Chronicling the world of Warcraft is no short order. Lore Hound was, effectively, founded for that express purpose. Diving into the myriad of lore spread across Azeroth, Draenor the various dimensions and planes of existence for the most interesting morsels to feed our insatiable appetite for the community was our prime directive. The glacial pace of Blizzard’s game development led us to explore other arenas over time, but with each tie in, new expansion or spin off, we’ve returned to the fount that piqued our interest enough to formally create Lore Hound in the first place. The battle between Orcs and Humans began in our world two decades ago, but as the massive extended universe has been fleshed out, the real story is tens of thousands of years old.
Normally, we’d reserve this section to set the state of mind. What era of Warcraft are we in, past, present or an alternate future? Who’s the focus of the story, the side players and the interested parties? None of that applies to Chronicle Volume 1 for one simple reason, it’s a massive eon-arcing tome featuring all the known history of the physical plane in which the planets of Azeroth and Outland are a part, called the Great Dark Beyond. Not stopping there though. Chronicle bursts with all the known major historical events of the non-physical planes that revolve around the aforementioned interstellar system, be it the Twisting Nether or the Emerald Dream (Nightmare) too. Is your level 100 feeling infinitesimal yet?
There’s a lot to digest. At high and low levels. And “all known” lore is misleading. Being Volume 1, Chronicle terminates its extensive categorization as it approaches the modern era of Azeroth. The era filled with millions of adventurers that have decimated the Old Gods of legends, witnessed the neutering of the Dragon Aspects and slipped into a time paradox. That one isn’t detailed. That’s partially because of the scope. Those major events are a bit like humanity’s time on earth, a blink of an eye in the grand scheme of the Great Dark Beyond.
What Chronicle attempts to do is nothing short of amazing. Through two decades, Blizzard Entertainment and its partners have added layer after layer to a universe that, while not as beloved as Tolkien’s, is certainly larger and far more detailed at this point. Humans like Chris Metzen and Micky Neilson have lorded over the development and direction, but the size, scope and depth is simply unmanageable. Chronicle, like Dark Horse’s Hyrule Historia, was conceived to wrangle the nuances. Set the wrongs right, canonize the retcons and fills the gaps of history. The annals of history are complicated. Chronicle is supposed to present it to lore buffs and Hearthstone newbies alike.
Volume 1 lays out everything it can in a digestible fashion moving smoothly down the timeline of major events. It’s a timeline begging to be made into a fully interactive book. Chronicle’s storytelling is much like our long-defunct TL:DR 250 Words or Less retelling of key Warcraft characters. It focuses on the major plot points, rarely diving into specifics that drive entire species, let alone characters, in favor of regaling readers with the overall story arc. If only to ensure that the history of the multiverse can be consumed in around 200 pages. Metzen and Co. captures the essence of everything Warcraft, from the rise of the Old Gods, the discovery of Azeroth by the Titans, the fall of Sargeras, everything, while breadcrumbing readers to further information. Ever turn of fate, power struggle and corrupted character is spin to another cycle of Azeroth’s repetitive history. It’s own distinct tree of knowledge. A tree that the Chronicle begs you to climb, but cannot provide the limb itself. Yes, it’s a spinning tree of knowledge.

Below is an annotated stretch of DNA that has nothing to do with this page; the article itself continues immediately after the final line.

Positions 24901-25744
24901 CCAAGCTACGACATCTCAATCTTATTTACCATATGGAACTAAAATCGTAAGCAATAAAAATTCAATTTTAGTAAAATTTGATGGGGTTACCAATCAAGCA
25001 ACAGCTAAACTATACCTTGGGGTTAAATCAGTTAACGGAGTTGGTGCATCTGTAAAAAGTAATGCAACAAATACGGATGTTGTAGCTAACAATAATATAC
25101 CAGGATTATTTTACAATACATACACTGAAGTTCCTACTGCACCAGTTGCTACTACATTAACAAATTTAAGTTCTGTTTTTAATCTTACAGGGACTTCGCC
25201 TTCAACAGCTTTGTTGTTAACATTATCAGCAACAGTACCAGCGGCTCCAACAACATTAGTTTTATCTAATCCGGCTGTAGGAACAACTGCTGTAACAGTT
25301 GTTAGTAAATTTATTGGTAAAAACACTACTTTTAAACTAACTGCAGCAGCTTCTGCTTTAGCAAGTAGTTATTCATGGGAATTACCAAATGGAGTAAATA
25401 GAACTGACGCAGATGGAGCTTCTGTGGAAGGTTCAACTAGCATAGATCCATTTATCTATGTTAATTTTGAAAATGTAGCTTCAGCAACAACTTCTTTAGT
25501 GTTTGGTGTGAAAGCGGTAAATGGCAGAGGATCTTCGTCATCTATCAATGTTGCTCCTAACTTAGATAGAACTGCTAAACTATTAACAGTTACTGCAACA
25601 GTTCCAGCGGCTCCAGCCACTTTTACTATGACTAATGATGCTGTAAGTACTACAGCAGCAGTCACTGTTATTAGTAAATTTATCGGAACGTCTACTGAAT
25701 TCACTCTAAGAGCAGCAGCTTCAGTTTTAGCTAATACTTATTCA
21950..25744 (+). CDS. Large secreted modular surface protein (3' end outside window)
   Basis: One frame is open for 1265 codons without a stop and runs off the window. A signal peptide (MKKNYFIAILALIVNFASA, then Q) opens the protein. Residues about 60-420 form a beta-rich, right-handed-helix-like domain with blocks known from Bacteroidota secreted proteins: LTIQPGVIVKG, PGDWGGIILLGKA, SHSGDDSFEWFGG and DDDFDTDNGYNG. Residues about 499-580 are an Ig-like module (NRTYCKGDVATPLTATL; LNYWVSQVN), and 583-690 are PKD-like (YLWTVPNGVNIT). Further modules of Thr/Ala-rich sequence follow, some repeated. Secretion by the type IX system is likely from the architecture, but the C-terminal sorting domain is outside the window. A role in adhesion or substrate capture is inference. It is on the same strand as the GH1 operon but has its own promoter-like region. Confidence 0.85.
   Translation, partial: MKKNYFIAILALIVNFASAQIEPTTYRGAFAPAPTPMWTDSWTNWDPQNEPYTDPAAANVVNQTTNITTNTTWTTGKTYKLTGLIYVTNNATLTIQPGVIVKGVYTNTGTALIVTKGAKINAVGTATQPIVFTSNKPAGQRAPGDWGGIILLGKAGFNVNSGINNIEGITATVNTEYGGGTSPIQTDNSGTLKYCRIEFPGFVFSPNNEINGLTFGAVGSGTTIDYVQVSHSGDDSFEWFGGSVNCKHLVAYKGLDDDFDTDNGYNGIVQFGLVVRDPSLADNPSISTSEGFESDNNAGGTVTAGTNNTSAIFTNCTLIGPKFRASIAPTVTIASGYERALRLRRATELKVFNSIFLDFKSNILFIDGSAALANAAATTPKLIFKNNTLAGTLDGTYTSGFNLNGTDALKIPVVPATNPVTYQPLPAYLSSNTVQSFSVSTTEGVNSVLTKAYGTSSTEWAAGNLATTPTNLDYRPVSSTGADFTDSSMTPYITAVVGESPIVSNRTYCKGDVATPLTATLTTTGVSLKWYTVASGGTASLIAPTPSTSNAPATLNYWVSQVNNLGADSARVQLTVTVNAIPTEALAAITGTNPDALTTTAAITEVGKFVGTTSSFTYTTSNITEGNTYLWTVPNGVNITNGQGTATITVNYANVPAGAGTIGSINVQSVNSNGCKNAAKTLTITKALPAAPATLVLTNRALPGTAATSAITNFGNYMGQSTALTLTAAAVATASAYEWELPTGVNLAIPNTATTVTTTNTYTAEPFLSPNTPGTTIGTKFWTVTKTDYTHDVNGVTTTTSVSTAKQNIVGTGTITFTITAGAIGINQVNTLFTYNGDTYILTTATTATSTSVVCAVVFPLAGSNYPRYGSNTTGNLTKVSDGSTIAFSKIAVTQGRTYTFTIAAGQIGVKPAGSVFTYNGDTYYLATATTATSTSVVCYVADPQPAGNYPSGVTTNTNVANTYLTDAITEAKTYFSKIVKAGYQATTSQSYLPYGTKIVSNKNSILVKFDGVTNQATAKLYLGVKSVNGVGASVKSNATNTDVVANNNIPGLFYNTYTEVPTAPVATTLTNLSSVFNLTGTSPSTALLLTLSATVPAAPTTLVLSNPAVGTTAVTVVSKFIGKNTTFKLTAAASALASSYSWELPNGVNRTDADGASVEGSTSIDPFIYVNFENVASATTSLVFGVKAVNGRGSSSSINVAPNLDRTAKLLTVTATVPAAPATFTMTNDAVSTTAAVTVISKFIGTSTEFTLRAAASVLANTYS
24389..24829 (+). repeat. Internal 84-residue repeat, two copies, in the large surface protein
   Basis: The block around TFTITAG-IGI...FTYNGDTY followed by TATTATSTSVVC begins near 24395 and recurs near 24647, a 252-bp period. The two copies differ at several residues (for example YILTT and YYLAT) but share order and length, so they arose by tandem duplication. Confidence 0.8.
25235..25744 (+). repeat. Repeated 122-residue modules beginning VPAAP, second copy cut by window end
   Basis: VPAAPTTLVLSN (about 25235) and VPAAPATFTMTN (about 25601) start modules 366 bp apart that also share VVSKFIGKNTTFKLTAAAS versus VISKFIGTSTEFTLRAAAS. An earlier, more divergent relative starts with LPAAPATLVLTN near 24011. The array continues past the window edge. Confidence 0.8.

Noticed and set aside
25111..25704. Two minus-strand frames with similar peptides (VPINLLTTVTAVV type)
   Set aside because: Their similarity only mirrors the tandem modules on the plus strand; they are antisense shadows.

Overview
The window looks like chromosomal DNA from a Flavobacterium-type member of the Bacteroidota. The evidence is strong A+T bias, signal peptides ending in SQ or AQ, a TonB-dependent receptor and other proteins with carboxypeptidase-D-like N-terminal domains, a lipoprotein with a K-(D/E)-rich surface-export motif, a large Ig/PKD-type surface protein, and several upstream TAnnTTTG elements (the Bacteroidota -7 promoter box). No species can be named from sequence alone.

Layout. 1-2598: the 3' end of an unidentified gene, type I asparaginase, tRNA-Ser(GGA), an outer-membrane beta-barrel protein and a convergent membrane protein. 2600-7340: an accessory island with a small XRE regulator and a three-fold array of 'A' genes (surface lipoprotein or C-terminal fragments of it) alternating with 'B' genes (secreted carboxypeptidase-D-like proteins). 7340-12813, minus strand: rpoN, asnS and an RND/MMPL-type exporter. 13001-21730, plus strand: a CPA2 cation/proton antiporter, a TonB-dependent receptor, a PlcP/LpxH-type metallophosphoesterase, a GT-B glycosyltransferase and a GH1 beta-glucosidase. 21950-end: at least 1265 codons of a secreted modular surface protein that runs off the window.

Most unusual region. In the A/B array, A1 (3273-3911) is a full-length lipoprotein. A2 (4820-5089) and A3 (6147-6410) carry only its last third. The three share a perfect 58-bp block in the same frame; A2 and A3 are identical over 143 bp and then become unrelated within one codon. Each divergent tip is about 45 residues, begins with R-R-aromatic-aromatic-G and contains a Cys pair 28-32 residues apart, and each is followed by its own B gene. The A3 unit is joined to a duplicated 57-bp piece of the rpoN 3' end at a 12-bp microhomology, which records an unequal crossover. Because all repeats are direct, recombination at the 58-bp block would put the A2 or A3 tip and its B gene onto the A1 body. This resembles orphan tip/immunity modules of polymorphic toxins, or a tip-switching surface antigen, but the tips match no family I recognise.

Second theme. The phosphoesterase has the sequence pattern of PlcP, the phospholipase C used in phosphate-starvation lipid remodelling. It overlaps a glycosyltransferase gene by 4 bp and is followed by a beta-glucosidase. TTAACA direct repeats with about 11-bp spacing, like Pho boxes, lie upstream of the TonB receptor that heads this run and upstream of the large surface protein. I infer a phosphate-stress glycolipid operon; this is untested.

Recommending WoW: Chronicle Volume 1 to anyone interested in the lore of Warcraft is a no brainer. If you’re a lapsed player from ages gone by or a panda-hating Mists of Pandaria dropout, you’re covered. If you’re interested in learning the backstory to your new favorite card game Chronicle has you. What Chronicle does skip over for these readers is how the events unfolded or were discovered. Blizzard decided not to detail the origins of the knowledge, be it in WoW, novels or short stories. Everything is presented in a way to make readers believe this has been and always will be the way the timeline unfolded. The merits of the presentation can be debated endlessly and will be by any being with retcon scruples.
Lastly, to address the Warhuh? readers. First off, why are you reading this if that’s the case? Anyways, if you’ve never heard of Warcraft in your life and were drawn to the artwork and ever-changing landscapes detailed inside then welcome to your new time sink. Careful, all that knowledge can be a bear to digest at once.
At the very least, Chronicle can help settle more than a few arguments.
Interested in exploring World of Warcraft’s recent lore further?
You can purchase a hardcover edition of the most recent WoW novel, Dark Riders, for less than a Jefferson. Vol’jin recently saw his own novel and the Horde of the Cataclysm era has the most recent comic entry. The Warcraft movie – did you know that’s an upcoming thing?! – has a tie-in from common Warcraft scribe Christie Golden coming but I’m really waiting for William King joining the universe with the return of Illidan, a tie-in to upcoming expansion Legion. We’ll have review of both of those once they drop.
Check out all of the novelizations of Blizzard products in the our Extensive Extended Universe rundown.
I don’t know about you, but I need to veg out a bit after all that deep lore talk spanning tens of thousands of years. I think it’s time to entertain myself with a little bit of virtual cooking by way of Papa’s Bakeria. It may not provide the buff of Dirge’s Kickin’ Chimaerok Chops, but it’ll get the job done.